The Clackamas County Commission held the first of two land use hearings on Wednesday April 12 to affirm the designation of urban and rural reserves in the Metro region in response to the remand by the Oregon Court of Appeals and the Oregon Land Conservation and Development Commission.
While there is a glimmer of light at the end of the tunnel for finalizing the urban and rural reserves in Clackamas County, the residents and elected officials of the Stafford Hamlet are still unconvinced of the land designation findings. The HBA delivered official testimony with its continued support on the matter of Clackamas County Chair Jim Bernard and Metro Council Tom Hughes’ pledge to “quickly and collaboratively” finalize the designations of urban and rural reserves in Clackamas County.
At Wednesday’s hearing Chair Bernard affirmed his goal of finalizing the reserves and while the newly elected Commission is no longer working toward the controversial goal of adding land south of the Willamette to the Urban and Rural Reserves, there were several elected officials from jurisdictions within Clackamas County present to testify in opposition to the urban reserve designation of the Stafford area. In particular the Mayor of West Linn, Russ Axelrod, eluded to a continued fight over including West Linn, Tualatin, and Lake Oswego in an intergovernmental agreement between Portland Metro Council and the Clackamas County Commission and designating the Stafford area as undesignated land. Undesignated land remains neither urban nor rural until 75% of all urban designated lands are committed to development. Given that a good deal of land designated urban in Clackamas County is undevelopable, undesignated land in the area is unlikely to ever be designated rural or urban.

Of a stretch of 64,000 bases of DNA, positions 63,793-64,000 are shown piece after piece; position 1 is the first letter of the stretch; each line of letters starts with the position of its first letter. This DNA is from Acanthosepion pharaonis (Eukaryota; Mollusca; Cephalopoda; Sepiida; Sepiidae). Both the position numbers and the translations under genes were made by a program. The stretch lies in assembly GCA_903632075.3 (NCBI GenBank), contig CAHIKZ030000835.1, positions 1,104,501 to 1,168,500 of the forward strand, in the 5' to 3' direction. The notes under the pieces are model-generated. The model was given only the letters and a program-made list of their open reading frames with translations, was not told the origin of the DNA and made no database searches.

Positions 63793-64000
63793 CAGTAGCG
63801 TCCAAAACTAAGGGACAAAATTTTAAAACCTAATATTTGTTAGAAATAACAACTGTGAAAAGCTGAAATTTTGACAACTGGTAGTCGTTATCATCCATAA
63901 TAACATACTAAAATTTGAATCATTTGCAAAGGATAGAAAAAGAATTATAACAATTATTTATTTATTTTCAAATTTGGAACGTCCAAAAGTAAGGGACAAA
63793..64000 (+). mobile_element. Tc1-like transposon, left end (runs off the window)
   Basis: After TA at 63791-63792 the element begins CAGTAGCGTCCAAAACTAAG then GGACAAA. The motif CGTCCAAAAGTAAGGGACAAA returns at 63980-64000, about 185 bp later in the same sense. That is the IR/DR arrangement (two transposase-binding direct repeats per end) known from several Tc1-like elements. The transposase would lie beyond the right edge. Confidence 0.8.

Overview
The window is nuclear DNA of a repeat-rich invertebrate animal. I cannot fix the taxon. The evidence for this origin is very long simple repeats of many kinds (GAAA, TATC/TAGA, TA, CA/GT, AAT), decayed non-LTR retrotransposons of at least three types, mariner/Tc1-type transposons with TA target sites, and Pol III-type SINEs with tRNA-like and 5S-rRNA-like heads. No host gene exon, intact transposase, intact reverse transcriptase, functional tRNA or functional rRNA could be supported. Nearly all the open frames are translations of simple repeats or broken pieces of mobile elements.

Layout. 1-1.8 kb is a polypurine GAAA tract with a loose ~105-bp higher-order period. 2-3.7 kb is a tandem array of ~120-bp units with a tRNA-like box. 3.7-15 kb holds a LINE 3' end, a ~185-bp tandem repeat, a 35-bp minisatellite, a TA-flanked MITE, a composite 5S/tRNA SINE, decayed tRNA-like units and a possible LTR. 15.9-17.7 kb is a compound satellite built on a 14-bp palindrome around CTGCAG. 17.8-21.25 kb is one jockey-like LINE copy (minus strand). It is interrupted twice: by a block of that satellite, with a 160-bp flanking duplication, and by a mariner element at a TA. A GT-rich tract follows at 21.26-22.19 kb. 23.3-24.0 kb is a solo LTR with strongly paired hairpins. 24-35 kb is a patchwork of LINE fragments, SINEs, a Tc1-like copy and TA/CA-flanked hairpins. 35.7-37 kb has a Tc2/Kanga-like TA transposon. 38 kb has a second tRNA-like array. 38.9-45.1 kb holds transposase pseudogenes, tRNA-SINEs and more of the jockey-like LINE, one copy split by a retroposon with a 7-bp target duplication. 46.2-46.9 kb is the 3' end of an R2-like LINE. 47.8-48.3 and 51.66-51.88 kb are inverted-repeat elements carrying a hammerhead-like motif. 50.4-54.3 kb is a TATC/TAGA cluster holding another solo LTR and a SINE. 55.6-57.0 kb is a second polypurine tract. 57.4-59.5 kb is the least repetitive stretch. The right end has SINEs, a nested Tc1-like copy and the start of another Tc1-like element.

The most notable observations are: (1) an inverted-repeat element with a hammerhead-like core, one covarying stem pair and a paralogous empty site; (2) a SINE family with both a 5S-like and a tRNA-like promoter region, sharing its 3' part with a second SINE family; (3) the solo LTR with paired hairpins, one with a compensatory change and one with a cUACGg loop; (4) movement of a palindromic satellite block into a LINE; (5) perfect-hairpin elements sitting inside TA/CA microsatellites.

Clackamas County is scheduled to hold the second and final public hearing on the urban and rural reserves at 9:30 a.m. on April 19 to hear further testimony and then adopt its ordinance and findings in on the reserves. Multnomah County is scheduled to the same on May 4th. Portland Metro council will send the findings for both Multnomah and Clackamas County to the Oregon Land Conservation and Development Commission for consideration which is targeted for July.
Catch up on the urban and rural reserves happenings in Clackamas County with our previous post Here.